Monday, 2 December 2013
The drinking water myth
So we all know that you should drink quite a lot of water to stay healthy, right? It reduces the strain on your kidneys and your bladder. It's good for your bowel. And your skin. And it stops you getting 'dehydrated'.
Well, regular readers will recall that I'm writing a book right now on 'The Politics of Water in Post-War Britain'. And I'm afraid to say that - just as most people didn't smell that bad, despite only having a bath once or twice a week - we don't appear to need that much water after all. All those cups of tea and coffee that people drank instead during the 1950s and 1960s? That might have done just as well.
So where did the idea come from? Well, it probably came from three, relatively interconnected, historical sources: the first, state-driven attempts to make us 'better', and 'healthier', partly so that we could ward off foreign menaces and serve the warfare state of the 1940s and 1950s. It does look as if the US National Academy of Sciences was the source of the idea (registration required), in a not-very-well-sourced set of 1945 recommendations. The second reason? Bottled water's attempts, from the 1970s onwards, to persuade us that it's 'purer' and 'better' than tap water - though it isn't, of course. A third reason for the rise of this concept, which has seen everyone marching around with plastic bottles of water even though they don't feel thirsty, is an increasing food festishism and faddism related to the way in which we eat food. Hunger? Seasonality? They're almost gone, relaced by a set of food-as-lifestyle indicators that are supposed to say more about who you are than how you feel. Bottled water makes you look healthy, fashionable and busy: you'd better get it down you if you want to look like a top sportsman or woman. Even they don't need quite so many bottles of isotonic sports drinks as they're told, but still.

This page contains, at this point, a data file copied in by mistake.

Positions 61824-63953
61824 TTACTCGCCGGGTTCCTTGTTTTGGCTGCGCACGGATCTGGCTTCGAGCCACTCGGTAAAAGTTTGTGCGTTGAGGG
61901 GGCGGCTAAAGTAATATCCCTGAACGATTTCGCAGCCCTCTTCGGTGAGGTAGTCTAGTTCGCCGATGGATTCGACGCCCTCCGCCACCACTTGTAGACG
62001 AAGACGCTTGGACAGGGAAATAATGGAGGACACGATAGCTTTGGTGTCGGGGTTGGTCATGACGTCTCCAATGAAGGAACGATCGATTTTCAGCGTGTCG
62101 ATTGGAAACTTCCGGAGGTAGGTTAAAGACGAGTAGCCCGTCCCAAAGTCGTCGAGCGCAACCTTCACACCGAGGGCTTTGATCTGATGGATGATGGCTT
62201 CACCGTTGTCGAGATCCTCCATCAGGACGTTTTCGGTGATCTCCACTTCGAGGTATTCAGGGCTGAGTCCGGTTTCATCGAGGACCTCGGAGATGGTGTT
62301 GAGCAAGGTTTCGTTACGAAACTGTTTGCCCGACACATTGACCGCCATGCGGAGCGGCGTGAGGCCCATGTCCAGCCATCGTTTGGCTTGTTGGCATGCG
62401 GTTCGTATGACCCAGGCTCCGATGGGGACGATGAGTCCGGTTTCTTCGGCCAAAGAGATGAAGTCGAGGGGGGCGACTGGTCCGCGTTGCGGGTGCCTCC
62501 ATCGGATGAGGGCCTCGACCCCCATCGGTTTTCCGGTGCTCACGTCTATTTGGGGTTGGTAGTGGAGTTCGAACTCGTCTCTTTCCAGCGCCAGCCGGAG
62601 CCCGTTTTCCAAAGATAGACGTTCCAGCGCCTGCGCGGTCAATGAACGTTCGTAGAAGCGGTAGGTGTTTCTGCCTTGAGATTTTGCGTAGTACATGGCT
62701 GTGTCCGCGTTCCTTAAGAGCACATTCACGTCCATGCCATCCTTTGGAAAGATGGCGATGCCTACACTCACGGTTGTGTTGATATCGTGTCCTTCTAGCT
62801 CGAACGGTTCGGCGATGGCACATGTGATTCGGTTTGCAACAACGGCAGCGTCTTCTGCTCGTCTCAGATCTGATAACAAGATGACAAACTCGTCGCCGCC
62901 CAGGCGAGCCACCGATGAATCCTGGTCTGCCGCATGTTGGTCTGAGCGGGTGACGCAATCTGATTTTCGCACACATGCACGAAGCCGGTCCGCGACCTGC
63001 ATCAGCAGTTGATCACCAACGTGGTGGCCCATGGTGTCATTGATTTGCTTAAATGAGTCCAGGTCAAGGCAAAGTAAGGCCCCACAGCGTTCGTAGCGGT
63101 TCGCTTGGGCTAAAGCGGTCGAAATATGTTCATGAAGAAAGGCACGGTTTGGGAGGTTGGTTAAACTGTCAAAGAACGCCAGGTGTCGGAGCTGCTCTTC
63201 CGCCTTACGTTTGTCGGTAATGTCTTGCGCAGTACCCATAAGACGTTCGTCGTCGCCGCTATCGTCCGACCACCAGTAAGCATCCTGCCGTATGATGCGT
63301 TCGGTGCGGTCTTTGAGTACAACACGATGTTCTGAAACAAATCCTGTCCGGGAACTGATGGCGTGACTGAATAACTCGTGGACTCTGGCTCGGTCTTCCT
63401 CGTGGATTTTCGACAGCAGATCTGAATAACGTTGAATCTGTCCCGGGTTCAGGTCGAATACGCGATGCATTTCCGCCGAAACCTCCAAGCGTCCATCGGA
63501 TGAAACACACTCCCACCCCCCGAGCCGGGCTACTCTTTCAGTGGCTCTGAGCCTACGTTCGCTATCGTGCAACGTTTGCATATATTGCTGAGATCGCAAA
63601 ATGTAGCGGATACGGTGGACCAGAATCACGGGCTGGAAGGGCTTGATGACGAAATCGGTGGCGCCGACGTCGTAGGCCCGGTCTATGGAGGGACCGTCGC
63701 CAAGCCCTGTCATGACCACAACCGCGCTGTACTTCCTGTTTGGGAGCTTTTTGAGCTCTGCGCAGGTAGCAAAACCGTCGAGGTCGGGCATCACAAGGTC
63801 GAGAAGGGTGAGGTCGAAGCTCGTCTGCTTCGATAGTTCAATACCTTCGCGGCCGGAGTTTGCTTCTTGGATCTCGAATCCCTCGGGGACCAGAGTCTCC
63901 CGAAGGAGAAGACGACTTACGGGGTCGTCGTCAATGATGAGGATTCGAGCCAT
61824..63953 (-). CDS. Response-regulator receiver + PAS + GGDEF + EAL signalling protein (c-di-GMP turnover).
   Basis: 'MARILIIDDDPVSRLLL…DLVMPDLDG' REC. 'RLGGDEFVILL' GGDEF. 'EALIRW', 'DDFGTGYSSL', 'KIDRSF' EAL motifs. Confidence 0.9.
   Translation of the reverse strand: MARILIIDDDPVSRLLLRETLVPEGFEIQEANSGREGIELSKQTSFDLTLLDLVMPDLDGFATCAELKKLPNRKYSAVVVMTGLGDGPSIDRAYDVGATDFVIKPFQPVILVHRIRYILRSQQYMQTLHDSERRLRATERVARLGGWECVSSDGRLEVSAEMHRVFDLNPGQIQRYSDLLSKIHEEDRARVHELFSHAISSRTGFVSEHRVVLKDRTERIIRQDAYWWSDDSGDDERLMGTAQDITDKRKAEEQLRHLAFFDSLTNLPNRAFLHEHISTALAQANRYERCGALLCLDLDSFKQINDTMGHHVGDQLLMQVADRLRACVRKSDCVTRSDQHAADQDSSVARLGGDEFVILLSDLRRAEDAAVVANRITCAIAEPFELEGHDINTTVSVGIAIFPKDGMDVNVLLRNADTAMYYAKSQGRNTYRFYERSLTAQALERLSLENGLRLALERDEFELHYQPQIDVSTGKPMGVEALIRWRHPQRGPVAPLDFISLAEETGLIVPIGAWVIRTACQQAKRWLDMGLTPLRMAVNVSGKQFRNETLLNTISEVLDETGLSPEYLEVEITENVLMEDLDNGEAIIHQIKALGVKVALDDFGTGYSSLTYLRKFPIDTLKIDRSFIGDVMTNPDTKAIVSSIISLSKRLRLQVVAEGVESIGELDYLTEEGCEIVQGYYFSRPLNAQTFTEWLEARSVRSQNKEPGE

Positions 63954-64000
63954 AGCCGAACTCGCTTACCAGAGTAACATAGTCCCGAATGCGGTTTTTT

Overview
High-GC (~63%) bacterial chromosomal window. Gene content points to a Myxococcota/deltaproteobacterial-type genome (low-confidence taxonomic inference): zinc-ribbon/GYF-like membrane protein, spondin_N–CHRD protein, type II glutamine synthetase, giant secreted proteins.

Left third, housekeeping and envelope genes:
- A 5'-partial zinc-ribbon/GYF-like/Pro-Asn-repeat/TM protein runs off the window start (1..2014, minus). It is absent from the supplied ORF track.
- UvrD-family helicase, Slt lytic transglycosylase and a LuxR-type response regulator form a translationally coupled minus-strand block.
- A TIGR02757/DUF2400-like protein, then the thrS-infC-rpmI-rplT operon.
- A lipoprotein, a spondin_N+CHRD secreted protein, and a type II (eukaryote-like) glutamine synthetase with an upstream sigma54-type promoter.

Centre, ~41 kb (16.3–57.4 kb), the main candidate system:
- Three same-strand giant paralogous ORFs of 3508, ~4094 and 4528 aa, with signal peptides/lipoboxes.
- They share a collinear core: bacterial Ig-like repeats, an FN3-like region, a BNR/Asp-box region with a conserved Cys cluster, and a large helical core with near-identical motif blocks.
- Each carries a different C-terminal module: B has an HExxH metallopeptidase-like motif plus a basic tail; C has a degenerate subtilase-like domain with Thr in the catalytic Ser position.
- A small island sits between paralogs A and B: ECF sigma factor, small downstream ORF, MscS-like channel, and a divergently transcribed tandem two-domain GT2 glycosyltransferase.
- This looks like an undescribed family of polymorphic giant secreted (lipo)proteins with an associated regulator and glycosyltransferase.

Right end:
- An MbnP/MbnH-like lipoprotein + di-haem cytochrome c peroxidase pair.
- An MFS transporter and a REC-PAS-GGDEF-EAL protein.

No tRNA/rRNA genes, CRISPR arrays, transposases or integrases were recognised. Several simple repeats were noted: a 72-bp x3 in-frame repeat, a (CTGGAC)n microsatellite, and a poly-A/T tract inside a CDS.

Sure, if you're going to the gym a lot, or sweating it out in some hot climes, you should in all probability get a couple of litres in you a day. And it's better than guzzling down all those calories in fruit drinks. Otherwise, your body will just retain more of what you've got - and you should be more than okay. You can get most of the water you need from the food you eat anyway. Get plenty of fruit and vegetables and a couple of glasses of water in you every day, and you'll probably be fine.
That's it for today - not much of a public health announcement, but enlightening about our mythic 'knowledge' and common sense, all the same.